In a stroke of dumb luck, the likes of which rarely come my way,
I happened to be up around midnight, Friday Nov. 26, and just for grins
decided to hit "Send and Receive Mail" one more time before I hit the
sack. In came the MMDigest, as it usually does at about that hour.
I already have one push-up player, a Simplex, all restored, and have
been looking for years for another. Imagine my surprise to find an
offer less than 50 miles from home, for two free units. I emailed
Mr. Marc Kaufman immediately. Apparently this was 13 minutes after
the MMD hit the streets.
The next day I received a call from the owner, and arranged to pick up
the push-ups on Monday. The owner, an older gentleman, was delightful.
He told me he had had these units for 20 years, and wasn't going to get
to restoring them. They were originally from the Larry Givens collec-
tion. He helped me load them up, threw in a couple of boxes of rolls,
chatted with me for awhile, and sent me on my way. I promised to give
him a status report as I get them fixed up.
The first push-up is a typical 65-note player, with a wooden tracker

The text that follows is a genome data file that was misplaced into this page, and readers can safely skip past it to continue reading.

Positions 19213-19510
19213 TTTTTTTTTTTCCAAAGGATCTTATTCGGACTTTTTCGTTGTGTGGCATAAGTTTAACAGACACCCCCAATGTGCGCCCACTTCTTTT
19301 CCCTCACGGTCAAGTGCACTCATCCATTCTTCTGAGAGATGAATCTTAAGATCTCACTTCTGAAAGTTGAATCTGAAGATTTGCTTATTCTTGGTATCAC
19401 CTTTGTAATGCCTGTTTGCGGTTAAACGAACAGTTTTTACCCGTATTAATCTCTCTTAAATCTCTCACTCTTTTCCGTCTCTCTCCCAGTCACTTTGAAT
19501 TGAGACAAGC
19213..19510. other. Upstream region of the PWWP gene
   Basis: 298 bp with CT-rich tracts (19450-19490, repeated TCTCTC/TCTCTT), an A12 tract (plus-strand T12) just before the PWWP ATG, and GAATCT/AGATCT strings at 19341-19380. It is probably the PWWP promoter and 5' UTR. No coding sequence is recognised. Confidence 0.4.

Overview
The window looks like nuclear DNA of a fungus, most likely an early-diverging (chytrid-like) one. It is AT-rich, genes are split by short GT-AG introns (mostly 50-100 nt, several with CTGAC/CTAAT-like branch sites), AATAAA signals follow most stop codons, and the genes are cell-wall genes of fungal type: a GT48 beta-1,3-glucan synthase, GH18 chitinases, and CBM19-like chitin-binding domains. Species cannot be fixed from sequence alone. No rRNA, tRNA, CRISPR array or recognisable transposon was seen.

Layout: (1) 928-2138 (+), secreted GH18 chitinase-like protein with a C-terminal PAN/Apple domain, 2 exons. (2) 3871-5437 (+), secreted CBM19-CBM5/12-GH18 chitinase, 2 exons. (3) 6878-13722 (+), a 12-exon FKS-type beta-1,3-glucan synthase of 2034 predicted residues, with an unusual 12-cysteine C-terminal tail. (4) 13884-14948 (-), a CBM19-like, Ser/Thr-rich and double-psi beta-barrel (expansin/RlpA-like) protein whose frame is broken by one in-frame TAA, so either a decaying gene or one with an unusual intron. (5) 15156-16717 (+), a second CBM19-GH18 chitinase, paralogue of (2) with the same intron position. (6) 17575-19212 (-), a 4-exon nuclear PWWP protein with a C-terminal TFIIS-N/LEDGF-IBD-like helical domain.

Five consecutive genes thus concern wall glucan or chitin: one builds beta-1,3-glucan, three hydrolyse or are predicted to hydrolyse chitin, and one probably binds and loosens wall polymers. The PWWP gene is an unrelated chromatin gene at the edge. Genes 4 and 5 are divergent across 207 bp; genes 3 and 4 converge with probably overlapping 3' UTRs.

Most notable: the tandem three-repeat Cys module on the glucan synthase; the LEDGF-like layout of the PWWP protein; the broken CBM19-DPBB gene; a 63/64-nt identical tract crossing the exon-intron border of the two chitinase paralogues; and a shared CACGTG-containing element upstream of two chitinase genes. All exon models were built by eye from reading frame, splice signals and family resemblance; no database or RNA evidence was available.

bar, playing 11-1/4 inch rolls. It is a Chase and Baker unit, manu-
factured in Buffalo, NY, in mahogany, full cabinet, with slide doors
over the pedals. I haven't opened it up yet, but it appears to be all
there in good unrestored condition.
The second unit is a Smith Lyraphone, of Baltimore MD, also mahogany.
The patent date is stamped in the wooden tracker bar, Nov. 13, 1900.
It takes a 65-note roll of approximately 13-1/4 inch width. The
roll drive is from the left side (the pin of the roll is flattened
on one side), while the right side pin is just a round pin.
The interesting thing about the tracker bar is that the width of the
holes varies, from approximately 1/8 inch in the center to 1/4 inch
at the edges. There is a long cylinder, running the full length of the
push-up unit, upon which the finger mechanisms ride. I haven't a clue
how this thing is supposed to work yet. I thought I'd try a patent
search on the US Patent and Trademark web site, but they don't have
anything earlier than 1976 on the web. Anyway, this unit is also in
original unrestored condition, but a little rougher than the first one.
Actually, the tracker bar tubing has been replaced somewhere along the
line, with clear Tygon tubing, so someone has worked on it in the past.
One Lyraphone roll was in the spool box, where it has obviously been
for at least 20 years, so I have at least one test roll. The width of
the holes in the roll does not vary from the center to the edges.
Any information regarding either of these two push-ups would be much
I also want to thank Marc Kaufman for his assistance in this matter.
I also don't know how the owner made his selection of who would receive
the push-ups, but I am absolutely delighted (and grateful) that they
came to me.